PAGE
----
A few years ago while writing my former National African-American Cultural Arts column for AXS Entertainment, certain bloggers in Hong Kong started referring me to as a writer of conscience and commitment. They saw in my work strong parallels between the mission French authors––like Simone De Beauvoir, Jean Paul Sartre, and Albert Camus-- who emerged during and after World War II, had assigned themselves, and that which I had adopted in a relatively more peaceful time.
The defining elements in each case were uncontrollable currents of history. They convinced us in our separate eras and geographical regions, and in our determination to secure democracy and advocate struggles against tyranny, that apathy was not an acceptable option. That sentiment is a principle driver behind what many now refer to as the resistance movement in the United States.
The Hong Kong bloggers seemed to also like the fact that I was committed not only to the pursuit of social justice but to creating poems with a more expansive #creative or #spiritual concerns. Some were moved enough to translate some of my haiku verse, like Angel of Earth Days and Seasons, into Hans Chinese.
Then along came 2017 and the current debate over what to do or what not to do about Confederate Monuments in America’s public spaces. Amazingly enough, I knew nothing about the one in Forsyth Park in my hometown of Savannah, Georgia (USA), while growing up in the city. An informed awareness of what it represents came only after becoming a veteran of a kind myself.
Invitation to a Different Perspective
I first began giving serious thought to the implications of its gargantuan presence in such a public space after author George Dawes Green made reference to it in the inscription he included when autographing for me a copy of his novel, The Caveman’s Valentine. Later, when writing about reinterpretations of urban slavery in Savannah for Connect Savannah, the weekly entertainment news magazine, I delved more deeply into the subject. And then of course went to a completely different level while working on the Civil War Savannah Book Series project.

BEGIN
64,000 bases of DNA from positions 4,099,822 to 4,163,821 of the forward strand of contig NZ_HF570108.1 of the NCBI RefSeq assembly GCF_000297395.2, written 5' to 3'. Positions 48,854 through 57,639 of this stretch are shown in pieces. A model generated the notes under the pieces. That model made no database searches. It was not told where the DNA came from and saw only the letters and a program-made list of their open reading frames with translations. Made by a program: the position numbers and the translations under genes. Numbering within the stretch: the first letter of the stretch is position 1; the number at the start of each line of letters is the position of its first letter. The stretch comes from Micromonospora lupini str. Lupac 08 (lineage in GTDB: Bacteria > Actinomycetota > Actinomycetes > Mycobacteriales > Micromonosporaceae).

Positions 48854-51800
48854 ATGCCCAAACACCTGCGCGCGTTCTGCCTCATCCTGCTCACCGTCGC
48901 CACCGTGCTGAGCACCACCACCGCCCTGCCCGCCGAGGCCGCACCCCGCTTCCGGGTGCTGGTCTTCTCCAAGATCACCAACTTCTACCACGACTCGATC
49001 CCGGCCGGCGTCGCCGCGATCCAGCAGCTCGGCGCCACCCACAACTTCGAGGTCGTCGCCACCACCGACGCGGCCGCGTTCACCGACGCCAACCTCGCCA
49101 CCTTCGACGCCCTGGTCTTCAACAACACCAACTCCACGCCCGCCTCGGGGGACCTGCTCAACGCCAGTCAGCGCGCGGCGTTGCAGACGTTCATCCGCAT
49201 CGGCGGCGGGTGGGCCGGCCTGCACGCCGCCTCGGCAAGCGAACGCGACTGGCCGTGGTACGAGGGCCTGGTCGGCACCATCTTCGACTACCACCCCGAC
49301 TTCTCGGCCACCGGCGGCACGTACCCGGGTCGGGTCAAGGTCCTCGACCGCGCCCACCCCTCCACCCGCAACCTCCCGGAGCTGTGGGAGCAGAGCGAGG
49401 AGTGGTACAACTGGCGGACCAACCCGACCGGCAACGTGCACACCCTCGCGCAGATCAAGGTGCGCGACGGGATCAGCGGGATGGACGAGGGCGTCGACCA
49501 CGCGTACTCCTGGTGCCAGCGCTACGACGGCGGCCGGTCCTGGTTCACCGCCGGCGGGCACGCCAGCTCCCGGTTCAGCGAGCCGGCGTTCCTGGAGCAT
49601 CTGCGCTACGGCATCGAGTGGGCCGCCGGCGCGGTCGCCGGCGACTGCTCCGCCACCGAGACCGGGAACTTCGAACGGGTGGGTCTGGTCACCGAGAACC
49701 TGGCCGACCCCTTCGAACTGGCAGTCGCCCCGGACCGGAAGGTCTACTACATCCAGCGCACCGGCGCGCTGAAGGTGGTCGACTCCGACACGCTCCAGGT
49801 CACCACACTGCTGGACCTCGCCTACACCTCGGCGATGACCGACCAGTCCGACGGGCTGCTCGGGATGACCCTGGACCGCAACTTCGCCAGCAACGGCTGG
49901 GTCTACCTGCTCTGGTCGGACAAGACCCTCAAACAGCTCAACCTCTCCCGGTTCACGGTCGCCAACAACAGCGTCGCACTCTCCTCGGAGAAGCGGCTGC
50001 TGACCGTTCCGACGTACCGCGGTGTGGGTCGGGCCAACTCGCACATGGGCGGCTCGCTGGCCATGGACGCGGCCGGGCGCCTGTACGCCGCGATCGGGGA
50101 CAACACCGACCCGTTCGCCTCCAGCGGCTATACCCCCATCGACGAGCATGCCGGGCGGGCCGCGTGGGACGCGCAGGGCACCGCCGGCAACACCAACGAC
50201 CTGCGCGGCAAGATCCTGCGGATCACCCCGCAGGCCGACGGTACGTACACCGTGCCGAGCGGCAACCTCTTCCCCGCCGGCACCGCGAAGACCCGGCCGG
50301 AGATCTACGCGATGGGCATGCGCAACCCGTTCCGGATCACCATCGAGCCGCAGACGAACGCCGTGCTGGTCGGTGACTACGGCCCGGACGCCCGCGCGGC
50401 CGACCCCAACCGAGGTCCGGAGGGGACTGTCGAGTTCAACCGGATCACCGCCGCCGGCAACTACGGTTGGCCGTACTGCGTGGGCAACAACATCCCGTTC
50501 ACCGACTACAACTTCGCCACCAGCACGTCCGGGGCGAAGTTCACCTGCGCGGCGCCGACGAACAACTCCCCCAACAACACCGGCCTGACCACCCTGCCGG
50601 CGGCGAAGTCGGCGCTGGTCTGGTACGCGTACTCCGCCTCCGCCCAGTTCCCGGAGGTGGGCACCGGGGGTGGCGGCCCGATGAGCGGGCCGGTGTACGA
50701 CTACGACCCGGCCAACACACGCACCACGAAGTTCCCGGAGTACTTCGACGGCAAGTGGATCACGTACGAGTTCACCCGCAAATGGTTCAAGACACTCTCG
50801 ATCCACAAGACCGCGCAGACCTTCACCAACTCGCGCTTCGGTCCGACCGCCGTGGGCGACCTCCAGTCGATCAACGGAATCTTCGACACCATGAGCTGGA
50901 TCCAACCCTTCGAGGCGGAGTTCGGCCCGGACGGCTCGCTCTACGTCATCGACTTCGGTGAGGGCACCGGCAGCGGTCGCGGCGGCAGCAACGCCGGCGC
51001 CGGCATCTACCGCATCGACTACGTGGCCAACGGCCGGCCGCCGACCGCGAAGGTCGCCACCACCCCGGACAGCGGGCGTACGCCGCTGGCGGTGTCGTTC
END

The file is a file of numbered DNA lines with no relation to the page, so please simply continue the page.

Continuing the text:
Consequently: the outlook and proposals expressed in my article, “Re-envisioning the Confederate Monument as a Portrait of Diversity”, is very different from what many are voicing about the subject. But I invite you to check it out along with the comments that follow by CLICKING RIGHT HERE.
Aberjhani's most-recently completed work is a book nonfiction on the cultural arts, race relations, and history in Savannah, Georgia (USA). He is currently at work on a play about how history and social movements such as the effort to rename the Eugene Talmadge Memorial Bridge intersect with family dynamics.
NOTE: If you missed part 1 of this special tribute to the jazz singer and songwriter Al Jarreau please check it out here. Part 2 begins now.
For the past few years, I have been particularly grateful for the technological advances that allowed me to catch online streaming of Al Jarreau's International Jazz Day performances from around the world: Washington D.C, Istanbul, Paris, etc. When news of his death came on February 12, 2017, the only thing I could really focus on was the astonishingly beautiful gift that was his presence in this world.
The first song by him I was able to access to commemorate his triumphant artistry was an MP3 file of the 1993 live version of "Summertime" from George Gershwin's and DuBose Heyward’s classic folk opera Porgy and Bess. The second was a 3-song set with the equally-amazing singer Randy Crawford on their 1982 Casino Lights CD recorded live in Montreux, Switzerland. Once again, like all those years before in Berkeley, I found myself compelled to sing along. This time, employing a style utilized for the Songs of the Angelic Gaze series published in The River of Winged Dreams, my participation took the form of a haiku jazz poem:
Jarreau Jazz-riff Earth-tunes for
Contemporary award-winning author of classically-styled works in history, poetry, creative nonfiction, speculative fiction, and journalism.